Tibetan Refugee Camp was set up in 1960 under the initiative of the International Red Cross and the Swiss Development Corporation (SDC), then known as Swiss Association for Technical Assistance (SATA), in cooperation with His Majesty’s Government of Nepal. Its main objective is to help the Tibetan refugees to do something productive and support themselves.

Restaurants in Patan Durbar Square

Continental, Nepali, Chinese, Indian food; Tel: 537599

Continental, Nepali, Chinese, Indian food; Tel: 527127

Fresh food and snacks; Tel: 524694

Continental, Nepali, Chinese, Indian food; Tel: 520575

Continental, Nepali, Chinese, Indian food; Tel: 538358

Continental, Nepali, Chinese, Indian food; Tel: 522187


Durbar Square. As you walk in, you cannot but be overcome by a feeling of inner harmony. Such is the art and architecture and the spacial layout here. The 15th-century Palace of 55 Windows, situated to the left as you enter through the city gate, inspires admiration. The National Art Gallery is also housed inside. The palace entrance, the Golden Gate, is a masterpiece in repousse art. In front of the palace building is a medley of temples of various designs. There is an entrance fee of Rs. 30 for SAARC nationals and Rs. 300 for other foreign visitors.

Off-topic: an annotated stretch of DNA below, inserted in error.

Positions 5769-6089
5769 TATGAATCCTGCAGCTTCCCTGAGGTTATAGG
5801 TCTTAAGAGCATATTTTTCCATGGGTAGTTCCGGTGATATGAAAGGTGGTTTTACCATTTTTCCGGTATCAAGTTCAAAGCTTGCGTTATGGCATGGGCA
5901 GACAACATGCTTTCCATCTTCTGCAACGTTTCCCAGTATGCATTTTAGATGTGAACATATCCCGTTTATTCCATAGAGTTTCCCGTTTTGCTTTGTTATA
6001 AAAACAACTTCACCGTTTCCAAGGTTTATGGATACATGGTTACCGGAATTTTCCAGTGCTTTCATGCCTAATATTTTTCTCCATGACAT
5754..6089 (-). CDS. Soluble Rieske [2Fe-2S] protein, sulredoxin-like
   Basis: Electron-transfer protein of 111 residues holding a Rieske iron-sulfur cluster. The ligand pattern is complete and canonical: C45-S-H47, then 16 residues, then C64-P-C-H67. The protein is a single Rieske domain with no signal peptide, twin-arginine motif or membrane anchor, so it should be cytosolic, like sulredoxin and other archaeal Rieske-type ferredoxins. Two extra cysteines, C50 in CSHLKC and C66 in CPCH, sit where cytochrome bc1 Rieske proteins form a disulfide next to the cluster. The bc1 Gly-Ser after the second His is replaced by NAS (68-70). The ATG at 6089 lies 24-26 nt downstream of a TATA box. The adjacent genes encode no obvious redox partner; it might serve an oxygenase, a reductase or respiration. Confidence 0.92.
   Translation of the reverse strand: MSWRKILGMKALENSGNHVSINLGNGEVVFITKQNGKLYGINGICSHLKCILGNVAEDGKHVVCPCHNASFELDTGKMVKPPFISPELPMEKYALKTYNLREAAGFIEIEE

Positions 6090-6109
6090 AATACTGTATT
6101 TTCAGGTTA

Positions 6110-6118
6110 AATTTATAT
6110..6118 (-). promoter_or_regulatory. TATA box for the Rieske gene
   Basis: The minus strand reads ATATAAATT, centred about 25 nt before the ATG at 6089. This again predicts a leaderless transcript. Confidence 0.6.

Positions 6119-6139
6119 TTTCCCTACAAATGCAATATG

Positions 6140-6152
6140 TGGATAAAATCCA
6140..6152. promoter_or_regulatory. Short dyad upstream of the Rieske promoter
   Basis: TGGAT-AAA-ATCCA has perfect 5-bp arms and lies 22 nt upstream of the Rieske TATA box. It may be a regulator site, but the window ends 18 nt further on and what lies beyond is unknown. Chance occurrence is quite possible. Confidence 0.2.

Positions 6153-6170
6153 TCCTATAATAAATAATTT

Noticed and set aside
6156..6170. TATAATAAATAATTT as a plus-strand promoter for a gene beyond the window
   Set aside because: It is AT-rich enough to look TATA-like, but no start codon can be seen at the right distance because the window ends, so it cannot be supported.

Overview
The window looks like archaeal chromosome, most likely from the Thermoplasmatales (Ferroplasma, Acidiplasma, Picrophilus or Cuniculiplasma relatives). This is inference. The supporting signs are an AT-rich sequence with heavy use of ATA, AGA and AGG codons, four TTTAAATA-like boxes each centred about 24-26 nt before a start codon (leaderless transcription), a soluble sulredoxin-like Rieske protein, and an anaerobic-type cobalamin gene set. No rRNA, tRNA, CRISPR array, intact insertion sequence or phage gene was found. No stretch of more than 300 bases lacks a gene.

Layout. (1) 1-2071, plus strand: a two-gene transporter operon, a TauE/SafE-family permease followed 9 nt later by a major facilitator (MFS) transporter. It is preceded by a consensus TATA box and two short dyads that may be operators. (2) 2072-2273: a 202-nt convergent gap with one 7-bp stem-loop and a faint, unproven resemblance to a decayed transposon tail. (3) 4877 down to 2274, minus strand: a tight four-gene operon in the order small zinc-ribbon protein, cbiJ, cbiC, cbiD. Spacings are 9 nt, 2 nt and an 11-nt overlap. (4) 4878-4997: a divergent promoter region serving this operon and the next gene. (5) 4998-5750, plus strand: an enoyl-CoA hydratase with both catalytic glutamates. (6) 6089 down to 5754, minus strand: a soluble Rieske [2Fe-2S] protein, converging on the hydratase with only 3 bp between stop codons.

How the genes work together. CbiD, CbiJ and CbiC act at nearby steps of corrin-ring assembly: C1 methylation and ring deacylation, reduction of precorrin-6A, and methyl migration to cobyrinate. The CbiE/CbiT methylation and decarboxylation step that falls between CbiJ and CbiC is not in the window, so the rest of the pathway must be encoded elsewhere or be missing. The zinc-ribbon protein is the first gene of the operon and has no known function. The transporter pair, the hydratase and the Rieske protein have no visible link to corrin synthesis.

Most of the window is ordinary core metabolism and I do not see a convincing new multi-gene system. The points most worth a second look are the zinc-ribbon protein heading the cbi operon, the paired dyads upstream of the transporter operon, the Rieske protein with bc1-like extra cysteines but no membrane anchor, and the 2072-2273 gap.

Taumadhi Square lies to the east of Durbar Square reached by a narrow brick-paved lane. The towering five-roofed Nyatapol temple presides over the square. The monument gracefully soars into the sky atop a five-story plinth. The stairway leading up to the temple is flanked by stone figures of deities and mythical beasts, each 10 times more powerful than the one immediately below.

Dattatreya Square takes its name from the Dattatreya temple dedicated to a three-headed combination of the Hindu deities Brahma, Bishnu and Shiva. Set in a maze of streets lined with richly ornamented houses, the square is famed for its many ornate Hindu monasteries known as Math. The National Woodworking Museum is also housed here and the Brass and Bronze Museum is across the street.